WANTED More Skilled Framers

Builders: An otherwise rewarding homebuilding season has been encumbered by a shortage of carpenters.

July 19, 1998|By Liz Atwood | Liz Atwood,SUN STAFF

Seems you can't get good help these days.

Just ask framer Ronald White. Working in one of the busiest homebuilding seasons in years, he has struggled all spring to find carpenters. He has put ads in the newspapers and raised his starting pay. But workers either don't show up or don't stay.

Soon after starting a job in Howard County, he had three men quit in one day.

"This is as bad as I've ever seen it," said White, who has been building houses for 15 years.

Throughout the country, builders are struggling to find skilled workers, with framers topping the builders' wish list. Through May, new-home sales in the Baltimore area jumped to 4,484 units compared with 3,434 for the same period a year before, and the shortage of workers became more acute.

Every Sunday, the "help wanted" ads plead for carpenters, offering between $8 and $17 an hour with paid vacations and holidays. But frequently those jobs go begging.

Andre Levrone, a Laurel framing contractor, spent more than $1,200 advertising for help in two newspapers, but turned up no one willing to tackle the jobs.

"There are easier jobs that pay more money," Levrone said.

He oversees 45 carpenters but would like to hire 10 to 15 more. "Work is really booming," he said.

In the past, he could rely on college students to fill out the ranks of his framing crews, but these days the students seem to have other opportunities. Instead, the carpenters he does have are working overtime, some clocking 60 hours a week.

Yet, like other contractors, he hesitates to raise wages for fear that housing costs will rise and choke the building resurgence.

"The snowball effect will reach the consumers, and if the consumers can't afford the houses, we're all out of work," Levrone said.

While the shortage of workers has not translated into a rise in home prices, it is causing delays in construction and increasing the time it takes to deliver a house to the customer.

"I'm finding it is more difficult to schedule the construction," said Howard Saslow, a builder who is president of the Home Builders Association of Maryland.

When the crews do show up, they are in a hurry to move onto the next job and reluctant to return to finish details or make corrections, he said.

"The companies are pushing their employees to get done quickly. Everybody is going at full tilt," Saslow said.

A survey of builders in September found that 70 percent reported shortages of rough and finishing carpenters and framing crews, and two-thirds were concerned about the quality of the workers they did find.

The shortage of framers and other skilled workers is being driven by a number of factors, according to Gopal Ahluwalia, director of research for the National Association of Home Builders.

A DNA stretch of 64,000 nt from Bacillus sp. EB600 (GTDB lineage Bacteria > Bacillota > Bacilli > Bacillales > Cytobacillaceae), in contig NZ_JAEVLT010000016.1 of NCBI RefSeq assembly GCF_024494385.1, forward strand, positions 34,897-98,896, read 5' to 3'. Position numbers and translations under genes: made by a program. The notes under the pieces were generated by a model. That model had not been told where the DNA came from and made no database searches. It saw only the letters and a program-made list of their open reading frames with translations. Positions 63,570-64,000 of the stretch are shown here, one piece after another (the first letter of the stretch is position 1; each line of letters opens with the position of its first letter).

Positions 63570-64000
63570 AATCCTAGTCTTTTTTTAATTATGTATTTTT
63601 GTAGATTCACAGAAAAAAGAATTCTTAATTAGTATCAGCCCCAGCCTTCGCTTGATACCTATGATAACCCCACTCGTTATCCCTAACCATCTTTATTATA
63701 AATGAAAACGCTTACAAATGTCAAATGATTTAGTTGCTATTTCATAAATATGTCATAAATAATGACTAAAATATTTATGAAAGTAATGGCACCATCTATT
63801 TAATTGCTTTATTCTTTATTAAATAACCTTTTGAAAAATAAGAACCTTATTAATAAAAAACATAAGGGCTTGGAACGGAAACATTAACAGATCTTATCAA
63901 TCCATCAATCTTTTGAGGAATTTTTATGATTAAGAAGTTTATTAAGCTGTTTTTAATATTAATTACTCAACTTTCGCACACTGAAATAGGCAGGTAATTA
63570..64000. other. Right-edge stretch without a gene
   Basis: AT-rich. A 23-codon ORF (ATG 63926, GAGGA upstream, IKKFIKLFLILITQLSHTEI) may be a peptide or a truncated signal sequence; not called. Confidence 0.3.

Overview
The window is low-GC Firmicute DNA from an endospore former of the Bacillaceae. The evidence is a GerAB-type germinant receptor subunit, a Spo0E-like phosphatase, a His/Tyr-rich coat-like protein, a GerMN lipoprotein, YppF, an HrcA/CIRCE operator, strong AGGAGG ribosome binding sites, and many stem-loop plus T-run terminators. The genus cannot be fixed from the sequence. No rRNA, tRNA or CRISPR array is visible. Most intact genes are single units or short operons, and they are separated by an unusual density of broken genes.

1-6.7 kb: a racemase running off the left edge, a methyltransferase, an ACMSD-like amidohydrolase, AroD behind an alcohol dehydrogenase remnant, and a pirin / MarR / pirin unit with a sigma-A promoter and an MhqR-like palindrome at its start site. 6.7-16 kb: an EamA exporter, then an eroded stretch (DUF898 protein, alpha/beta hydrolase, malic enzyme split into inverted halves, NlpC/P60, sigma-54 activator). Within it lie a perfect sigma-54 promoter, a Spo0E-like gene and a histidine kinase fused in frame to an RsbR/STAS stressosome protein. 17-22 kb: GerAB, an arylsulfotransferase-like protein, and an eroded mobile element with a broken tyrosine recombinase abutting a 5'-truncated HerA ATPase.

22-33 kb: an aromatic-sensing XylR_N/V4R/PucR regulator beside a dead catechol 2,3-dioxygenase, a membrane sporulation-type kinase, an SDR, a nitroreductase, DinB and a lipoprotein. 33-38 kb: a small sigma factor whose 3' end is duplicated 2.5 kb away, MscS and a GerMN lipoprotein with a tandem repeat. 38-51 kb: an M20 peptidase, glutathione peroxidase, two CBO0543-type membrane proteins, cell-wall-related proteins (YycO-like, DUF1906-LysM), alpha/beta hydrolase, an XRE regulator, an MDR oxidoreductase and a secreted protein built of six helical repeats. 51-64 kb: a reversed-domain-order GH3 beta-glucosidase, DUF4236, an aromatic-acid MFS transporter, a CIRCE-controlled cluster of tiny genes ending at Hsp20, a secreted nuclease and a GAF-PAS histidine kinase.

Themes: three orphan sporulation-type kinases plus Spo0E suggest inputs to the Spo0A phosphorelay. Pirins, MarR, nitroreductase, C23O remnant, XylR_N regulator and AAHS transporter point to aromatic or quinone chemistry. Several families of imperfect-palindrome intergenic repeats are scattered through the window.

Many of the skilled workers left the construction business during the recession of July 1990 to March 1991, and those in the business today often are less experienced. In addition, fewer young people want to learn a trade, viewing construction as dirty, tedious and requiring few skills. And those who give construction work a try may not stay in the business long enough to hone their skills.

All the while, the crews are being asked to build bigger, more complex houses. The recent upswing in the building industry has made the shortage of workers more acute.

Hard to keep

In April 1997, the jobless rate for construction workers across the country was 7.6 percent, compared with 5.1 percent this April.

"For the past 1 1/2 years, it has been really tough to find good guys," said Dave Zimlin, owner of Main Street Contractors, a home improvement company.

Zimlin has offered improved benefits and incentives to his employees.

"It's hard to keep them and make sure they are more of an asset to the company rather than a liability," he said.

With the increased building activity, the reliable crews the builders have come to depend on simply aren't enough, said Linda Veach, vice president of Bob Ward Homes.

In a usual year, the Ward company would have 40 houses under construction at any one time. Currently, it has 100, she said. "The crews you've been using can't be stretched to cover the volume."

Learning curve

Finding quality framers becomes especially critical, because the work of the other trades depends on the framers laying a square, true house.

"It is so important that they are quality workers," said Veach, whose company builds 300 homes a year.

Although the Ward company has hired new framing crews, it takes time to teach them new floor plans and that slows work down. Townhouses that should be built in 120 days are taking another two weeks to complete, according to Veach.

"There's the learning curve," she said.

The same is happening in the building of single-family homes, where contractors can't get enough workers to fill crews.

T. Kevin Carney, president of Thomas Builders Inc., said it is taking workers 120 days to finish a single-family home rather than the usual 110 days.

The labor shortage, along with bad weather in May, has put some builders even further behind.

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